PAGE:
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Change of basis

  1. Mar 29, 2010 #1
    1. The problem statement, all variables and given/known data
    Recall that the matrix for [tex]T: R^{2} \rightarrow R^{2}[/tex] defined by rotation through an angle [tex]\theta[/tex] with respect to the standard basis for [tex]R^{2}[/tex] is

    [tex]\[A =\begin{array}{cc}cos \theta & -sin \theta \\sin \theta & cos\theta \\\end{array}\]\right][/tex]

    a) What is the matrix of T with respect to the basis (2,1),(1,-2)?

    2. Relevant equations



    3. The attempt at a solution
    So, here's the deal, I missed this particular lecture last week. I'm trying to teach myself this concept of changing basis. Here's one of my homework problems. Can you please check it?

    alpha = standard basis, beta = new basis

    I(1,0) = a(2,1) + b(1,-2) --> a = .4, b = .2
    I(0,1) = a(2,1) + b(1,-2) --> a = .2, b = -.4

    [tex]\[[I^{\beta}_{\alpha}] = \begin{array}{cc} .4 & .2 \\ .2 & -.4 \\ \end{array}[/tex]

    [tex]\[[I^{\beta}_{\alpha}]^{-1} = (\frac{1}{.4(-.4)-.2(.2)})\begin{array}{cc} -.4 & -.2 \\ -.2 & .4 \\ \end{array}
    = -5(\begin{array}{cc} -.4 & -.2 \\ -.2 & .4 \\ \end{array})
    = \begin{array}{cc} 2 & 1 \\ 1 & -2 \\ \end{array}[/tex]

    The new transformation matrix should be [tex][I^{\beta}_{\alpha}]^{-1}A[I^{\beta}_{\alpha}] = (\begin{array}{cc} 2 & 1 \\ 1 & -2 \\ \end{array})(\begin{array}{cc}cos \theta & -sin \theta \\sin \theta & cos\theta \\\end{array})(\begin{array}{cc} .4 & .2 \\ .2 & -.4 \\ \end{array}) = \begin{array}{cc}cos \theta & sin \theta \\ -sin \theta & cos \theta[/tex]
     
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  3. Mar 29, 2010 #2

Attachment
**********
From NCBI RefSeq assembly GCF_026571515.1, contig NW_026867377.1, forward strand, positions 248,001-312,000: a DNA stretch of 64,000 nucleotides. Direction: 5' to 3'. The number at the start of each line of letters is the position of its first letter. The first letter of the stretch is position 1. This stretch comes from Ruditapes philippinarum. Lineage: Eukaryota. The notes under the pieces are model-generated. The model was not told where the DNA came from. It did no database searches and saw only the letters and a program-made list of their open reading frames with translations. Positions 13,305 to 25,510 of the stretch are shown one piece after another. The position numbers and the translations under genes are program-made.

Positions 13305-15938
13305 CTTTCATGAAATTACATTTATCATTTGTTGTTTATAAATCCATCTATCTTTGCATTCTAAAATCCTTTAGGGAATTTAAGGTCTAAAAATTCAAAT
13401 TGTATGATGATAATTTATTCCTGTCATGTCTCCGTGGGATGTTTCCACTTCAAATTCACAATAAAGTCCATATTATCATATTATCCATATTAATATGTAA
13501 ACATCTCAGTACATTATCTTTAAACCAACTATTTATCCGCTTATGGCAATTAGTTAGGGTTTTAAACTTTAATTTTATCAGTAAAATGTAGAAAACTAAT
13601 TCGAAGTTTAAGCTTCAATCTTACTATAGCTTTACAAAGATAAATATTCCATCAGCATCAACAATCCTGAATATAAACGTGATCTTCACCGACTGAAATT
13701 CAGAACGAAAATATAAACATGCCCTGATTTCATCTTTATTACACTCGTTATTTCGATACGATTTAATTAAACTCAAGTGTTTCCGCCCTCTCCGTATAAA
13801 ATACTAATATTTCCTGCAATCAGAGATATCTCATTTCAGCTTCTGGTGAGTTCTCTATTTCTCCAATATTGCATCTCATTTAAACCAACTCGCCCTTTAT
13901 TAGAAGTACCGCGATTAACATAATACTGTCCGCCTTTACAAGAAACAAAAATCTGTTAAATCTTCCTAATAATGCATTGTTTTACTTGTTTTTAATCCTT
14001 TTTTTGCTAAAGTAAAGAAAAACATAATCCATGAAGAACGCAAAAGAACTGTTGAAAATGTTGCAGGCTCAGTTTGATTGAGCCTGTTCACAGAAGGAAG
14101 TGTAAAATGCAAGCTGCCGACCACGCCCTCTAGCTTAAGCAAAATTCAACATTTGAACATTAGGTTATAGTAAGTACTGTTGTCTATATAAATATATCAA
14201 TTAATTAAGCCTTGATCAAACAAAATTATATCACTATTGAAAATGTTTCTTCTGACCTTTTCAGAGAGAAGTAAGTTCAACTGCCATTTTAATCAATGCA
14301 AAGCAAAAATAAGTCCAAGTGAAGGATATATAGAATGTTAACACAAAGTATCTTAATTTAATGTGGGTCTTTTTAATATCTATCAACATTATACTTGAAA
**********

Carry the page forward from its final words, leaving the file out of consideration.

vela

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    Your solution is almost correct. You just got the two transformation matrices backwards.

    I just remember the order like this. Your I matrix (not the best letter to use) converts coordinates from the standard basis to the new basis, and its inverse goes from the new basis to the standard basis. The matrix A works on vectors in the standard basis. So suppose you have a vector x expressed in the new basis and you want to see what T does to it. First, you multiply I-1 to convert it to the standard basis, giving you I-1x. Once it's expressed in the standard basis, you can use A to calculate what T does to it, so now you have AI-1x. But A gives you a result that still in the standard basis, so you need to convert back to the new basis. The end result is T(x)=IAI-1x.
     
  4. Mar 29, 2010 #3
    You're right, I is not the best letter to use. I think my professor used it for "identity mapping".

    Anyways, I looked at a half-example from my teacher's notes. (She writes everything down on a smart board and saves it.) She put alpha = new basis and beta = standard basis and I got confused.
     
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